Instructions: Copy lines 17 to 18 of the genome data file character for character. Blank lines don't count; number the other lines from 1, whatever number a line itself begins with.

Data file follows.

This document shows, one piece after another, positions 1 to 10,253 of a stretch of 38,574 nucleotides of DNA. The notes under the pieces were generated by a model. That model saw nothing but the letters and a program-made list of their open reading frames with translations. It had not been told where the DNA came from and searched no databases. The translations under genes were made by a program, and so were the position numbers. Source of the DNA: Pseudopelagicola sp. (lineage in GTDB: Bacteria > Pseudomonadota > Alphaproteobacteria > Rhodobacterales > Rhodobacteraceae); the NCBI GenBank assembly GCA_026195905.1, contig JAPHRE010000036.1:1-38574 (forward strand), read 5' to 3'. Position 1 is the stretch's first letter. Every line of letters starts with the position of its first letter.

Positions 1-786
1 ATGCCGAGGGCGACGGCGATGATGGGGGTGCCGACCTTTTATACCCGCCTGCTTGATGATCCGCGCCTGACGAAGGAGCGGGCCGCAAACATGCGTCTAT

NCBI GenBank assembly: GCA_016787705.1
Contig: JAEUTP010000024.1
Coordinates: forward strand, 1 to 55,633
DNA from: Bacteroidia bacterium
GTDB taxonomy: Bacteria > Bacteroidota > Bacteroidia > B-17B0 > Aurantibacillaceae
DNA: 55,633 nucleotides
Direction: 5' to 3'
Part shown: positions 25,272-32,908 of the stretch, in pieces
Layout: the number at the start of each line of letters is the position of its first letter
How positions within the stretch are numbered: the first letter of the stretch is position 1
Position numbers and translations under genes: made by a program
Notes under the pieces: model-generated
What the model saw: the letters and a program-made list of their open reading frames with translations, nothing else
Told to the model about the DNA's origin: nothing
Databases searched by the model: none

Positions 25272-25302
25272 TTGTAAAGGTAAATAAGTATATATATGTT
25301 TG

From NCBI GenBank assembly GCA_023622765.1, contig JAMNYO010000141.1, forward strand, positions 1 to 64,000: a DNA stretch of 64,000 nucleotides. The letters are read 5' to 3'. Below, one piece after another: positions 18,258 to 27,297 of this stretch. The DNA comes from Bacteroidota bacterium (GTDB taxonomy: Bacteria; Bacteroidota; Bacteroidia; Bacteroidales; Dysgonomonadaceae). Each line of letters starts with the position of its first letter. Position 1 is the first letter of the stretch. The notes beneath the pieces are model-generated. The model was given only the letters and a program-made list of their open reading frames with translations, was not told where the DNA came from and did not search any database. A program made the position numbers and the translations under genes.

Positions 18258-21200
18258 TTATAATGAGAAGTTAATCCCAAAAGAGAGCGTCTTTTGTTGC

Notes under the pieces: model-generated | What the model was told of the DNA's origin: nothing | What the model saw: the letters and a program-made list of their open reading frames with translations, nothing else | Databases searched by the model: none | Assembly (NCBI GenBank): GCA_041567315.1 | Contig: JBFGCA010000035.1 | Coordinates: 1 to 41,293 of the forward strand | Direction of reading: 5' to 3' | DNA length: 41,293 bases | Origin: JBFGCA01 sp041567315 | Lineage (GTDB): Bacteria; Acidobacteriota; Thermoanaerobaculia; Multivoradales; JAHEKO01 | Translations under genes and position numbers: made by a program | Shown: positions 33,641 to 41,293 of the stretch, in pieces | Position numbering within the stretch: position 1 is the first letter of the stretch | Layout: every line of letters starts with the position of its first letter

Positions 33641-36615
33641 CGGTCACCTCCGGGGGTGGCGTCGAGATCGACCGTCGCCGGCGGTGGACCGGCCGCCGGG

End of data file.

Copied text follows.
Told to the model about the DNA's origin: nothing
Databases searched by the model: none